We did the “Carmel Canyon” trail right after coffee and shower. The 1.5 mile loop takes you through a deep valley with a short stretch of slot canyon. The descent down to the canyon floor was steep and a little slippery with sand on sandstone underfoot, but I scooted down on my butt in some places and made it around the loop like a boss. A slow, butt scooting boss!

Carmel Canyon looking like it’s dripping with carmel.

We then got in our last cell service fix and found out the wind was going to last until 10pm. If anything, the gusts were getting stronger. Like actual dust storms were forming and everything was getting covered in fine red sand. At least we would not be driving busy highways, so we packed up and planned to just go slow. We filled the fresh water tank in Dory and did not dump the waste tanks so that she would have more weight to counter the wind buffeting.

Stay tuned to hear about how it went. Next stop: Capitol Reef National Park!

Total miles: 112.9, 17.7. Site 22 – handicap site and we called to see if that was ok. It is, as long as there is nothing else available when you make the booking. No hookups. Good dump station with both rinse water and potable water. Only place with any kind of cell service is at parking area shade cover for the valley. Vault toilets at parking area and regular bathrooms in campground. Not sure about showers. It has been a long time since we’ve been in a campground bathroom at all. Nice shade covers and picnic tables at the sites with wind panels, but it depends which direction the wind is coming from if they work.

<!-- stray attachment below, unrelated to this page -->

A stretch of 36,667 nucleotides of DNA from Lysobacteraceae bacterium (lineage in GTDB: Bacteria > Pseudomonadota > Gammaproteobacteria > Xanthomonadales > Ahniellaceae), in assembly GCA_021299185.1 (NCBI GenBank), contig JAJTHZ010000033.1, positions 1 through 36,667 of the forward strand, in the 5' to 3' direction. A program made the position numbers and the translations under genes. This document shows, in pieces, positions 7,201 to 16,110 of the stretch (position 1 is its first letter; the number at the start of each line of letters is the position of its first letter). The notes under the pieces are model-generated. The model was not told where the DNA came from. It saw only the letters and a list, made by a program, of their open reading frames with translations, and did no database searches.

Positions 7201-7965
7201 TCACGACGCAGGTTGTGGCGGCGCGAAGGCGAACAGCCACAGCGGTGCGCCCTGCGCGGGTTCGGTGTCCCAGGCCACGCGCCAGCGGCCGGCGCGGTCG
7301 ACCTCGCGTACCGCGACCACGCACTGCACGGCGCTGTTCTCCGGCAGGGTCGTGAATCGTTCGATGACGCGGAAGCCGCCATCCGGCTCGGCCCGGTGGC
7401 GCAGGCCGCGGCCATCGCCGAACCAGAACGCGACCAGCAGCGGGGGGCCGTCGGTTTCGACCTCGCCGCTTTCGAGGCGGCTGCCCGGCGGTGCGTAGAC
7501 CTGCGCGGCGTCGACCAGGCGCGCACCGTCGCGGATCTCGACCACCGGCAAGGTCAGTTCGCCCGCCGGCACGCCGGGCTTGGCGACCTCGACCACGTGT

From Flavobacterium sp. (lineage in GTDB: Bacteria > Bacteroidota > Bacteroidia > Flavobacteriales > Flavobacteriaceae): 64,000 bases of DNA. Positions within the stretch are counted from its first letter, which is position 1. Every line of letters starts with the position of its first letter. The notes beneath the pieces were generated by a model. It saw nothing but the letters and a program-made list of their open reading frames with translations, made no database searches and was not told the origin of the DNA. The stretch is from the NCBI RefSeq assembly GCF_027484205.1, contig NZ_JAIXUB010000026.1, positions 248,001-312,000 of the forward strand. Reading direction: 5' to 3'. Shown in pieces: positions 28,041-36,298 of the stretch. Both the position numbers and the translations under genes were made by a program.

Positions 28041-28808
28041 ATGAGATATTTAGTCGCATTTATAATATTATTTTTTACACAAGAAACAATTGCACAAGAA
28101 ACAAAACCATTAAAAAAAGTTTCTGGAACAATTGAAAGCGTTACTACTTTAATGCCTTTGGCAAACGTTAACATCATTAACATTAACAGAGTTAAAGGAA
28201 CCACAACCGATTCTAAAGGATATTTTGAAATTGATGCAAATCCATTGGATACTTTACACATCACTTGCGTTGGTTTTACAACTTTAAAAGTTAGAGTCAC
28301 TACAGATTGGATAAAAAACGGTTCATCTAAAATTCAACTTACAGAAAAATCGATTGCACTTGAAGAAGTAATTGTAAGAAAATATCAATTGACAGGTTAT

Dead Horse Point SP

Hookup sites near Canyonlands NP FTW

This is a really nice campground. Located on the other side of the canyon from Canyonlands National Park, this state park offers well maintained sites with paved pads, shade structures, and electric hookups. It is also about two thousand feet higher than Moab, so when it is pushing 100 degrees down there, it can be mid eighties up top. In fact, most of the time, we were seeing seventies, so that was awesome.

It was basically all uphill.

I dropped Richard at the intersection of highway 191 and 313, which goes all the way to the national park. There is a turnoff to the left that takes you to Dead Horse Point State Park, for a total of around a 22 mile ride. He had an uphill, wind in his face kind of a ride to get to the campground. I got to the site well before him and did all of the set up. That’s a lot of work! I tipped my hat to Linda who was already set up and does this all by herself every single time.